In an effort to improve its economic and technological prowess, China in recent years has promulgated measures that encourage patenting activity. These measures have had their intended effect. Over a million patent applications were filed at China’s State Intellectual Property Office ("SIPO") in 2010, making it the busiest patent office in the world—by comparison, a mere 600,000 were filed at the United States Patent and Trademark Office, placing it a distant second. The disparity and trend is expected to grow in the coming years. But looking behind the headline numbers raises doubts about the quality of China’s patents and the degree to which the surge reflects true innovation. For example, the vast majority of Chinese patents do not relate to actual inventions, but instead to designs and minor improvements. The SIPO also suffers from problems of understaffing and its average pendency period for the patent review process is suspiciously brief. Surveys, anecdotal evidence, and studies also present reasons to doubt the quality of Chinese patents. To improve patent quality, China should reform SIPO procedures and replace short-term rewards for applying for patents with incentives that reward valuable patents. China should more generally reorient its "innovation agenda" away from intellectual property procurement.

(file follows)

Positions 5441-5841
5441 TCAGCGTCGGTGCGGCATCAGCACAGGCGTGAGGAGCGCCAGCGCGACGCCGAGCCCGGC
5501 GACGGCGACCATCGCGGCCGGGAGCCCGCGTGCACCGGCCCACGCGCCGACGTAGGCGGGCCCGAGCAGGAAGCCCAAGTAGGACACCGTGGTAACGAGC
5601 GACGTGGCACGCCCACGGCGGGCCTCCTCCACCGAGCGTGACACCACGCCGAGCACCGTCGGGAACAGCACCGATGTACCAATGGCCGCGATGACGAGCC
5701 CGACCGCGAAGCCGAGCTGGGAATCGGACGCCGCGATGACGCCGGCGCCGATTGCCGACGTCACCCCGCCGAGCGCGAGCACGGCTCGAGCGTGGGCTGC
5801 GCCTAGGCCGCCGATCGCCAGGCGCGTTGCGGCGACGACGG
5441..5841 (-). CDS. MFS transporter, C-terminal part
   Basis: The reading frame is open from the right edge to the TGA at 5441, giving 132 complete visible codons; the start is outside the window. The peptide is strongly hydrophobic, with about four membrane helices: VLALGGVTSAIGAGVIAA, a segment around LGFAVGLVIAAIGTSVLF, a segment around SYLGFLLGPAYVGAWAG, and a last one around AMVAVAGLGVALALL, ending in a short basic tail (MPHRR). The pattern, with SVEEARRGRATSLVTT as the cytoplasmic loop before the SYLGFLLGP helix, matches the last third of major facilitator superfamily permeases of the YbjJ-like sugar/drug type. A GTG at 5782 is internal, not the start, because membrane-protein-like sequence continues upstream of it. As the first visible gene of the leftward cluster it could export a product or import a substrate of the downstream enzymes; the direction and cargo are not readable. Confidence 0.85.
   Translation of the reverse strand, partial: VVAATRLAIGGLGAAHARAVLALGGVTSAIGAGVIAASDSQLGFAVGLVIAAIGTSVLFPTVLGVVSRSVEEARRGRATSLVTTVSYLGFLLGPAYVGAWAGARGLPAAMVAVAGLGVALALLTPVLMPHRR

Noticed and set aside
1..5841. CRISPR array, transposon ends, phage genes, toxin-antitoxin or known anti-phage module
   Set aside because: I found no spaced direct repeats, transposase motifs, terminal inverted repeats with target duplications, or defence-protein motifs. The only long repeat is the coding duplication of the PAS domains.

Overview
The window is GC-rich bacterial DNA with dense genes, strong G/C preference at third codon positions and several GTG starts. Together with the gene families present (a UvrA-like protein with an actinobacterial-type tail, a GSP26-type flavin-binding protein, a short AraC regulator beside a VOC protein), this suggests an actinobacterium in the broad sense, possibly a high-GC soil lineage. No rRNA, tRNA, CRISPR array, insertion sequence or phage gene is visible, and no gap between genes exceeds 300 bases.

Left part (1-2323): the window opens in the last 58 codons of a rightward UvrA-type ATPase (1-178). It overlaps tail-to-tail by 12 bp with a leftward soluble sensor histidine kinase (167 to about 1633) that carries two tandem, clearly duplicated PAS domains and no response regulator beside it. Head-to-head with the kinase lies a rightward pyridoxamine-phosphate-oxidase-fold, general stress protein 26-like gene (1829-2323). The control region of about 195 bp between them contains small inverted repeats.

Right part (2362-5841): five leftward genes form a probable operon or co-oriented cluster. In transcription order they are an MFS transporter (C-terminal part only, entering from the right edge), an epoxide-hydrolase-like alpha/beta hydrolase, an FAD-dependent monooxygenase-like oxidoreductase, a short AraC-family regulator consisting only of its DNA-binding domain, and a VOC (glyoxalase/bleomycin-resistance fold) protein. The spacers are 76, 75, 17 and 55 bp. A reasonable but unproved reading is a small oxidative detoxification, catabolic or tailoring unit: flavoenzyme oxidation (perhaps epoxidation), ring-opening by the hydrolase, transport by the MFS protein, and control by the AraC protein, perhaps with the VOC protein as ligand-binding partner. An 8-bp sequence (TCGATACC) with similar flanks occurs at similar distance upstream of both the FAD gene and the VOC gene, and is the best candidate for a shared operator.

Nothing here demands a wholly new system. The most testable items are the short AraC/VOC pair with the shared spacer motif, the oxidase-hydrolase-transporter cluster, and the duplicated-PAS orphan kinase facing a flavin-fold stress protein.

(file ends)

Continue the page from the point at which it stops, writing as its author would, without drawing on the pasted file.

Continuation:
Mark Liang, Chinese Patent Quality: Running the Numbers and Possible Remedies, 11 J. Marshall Rev. Intell. Prop. L. 478 (2012)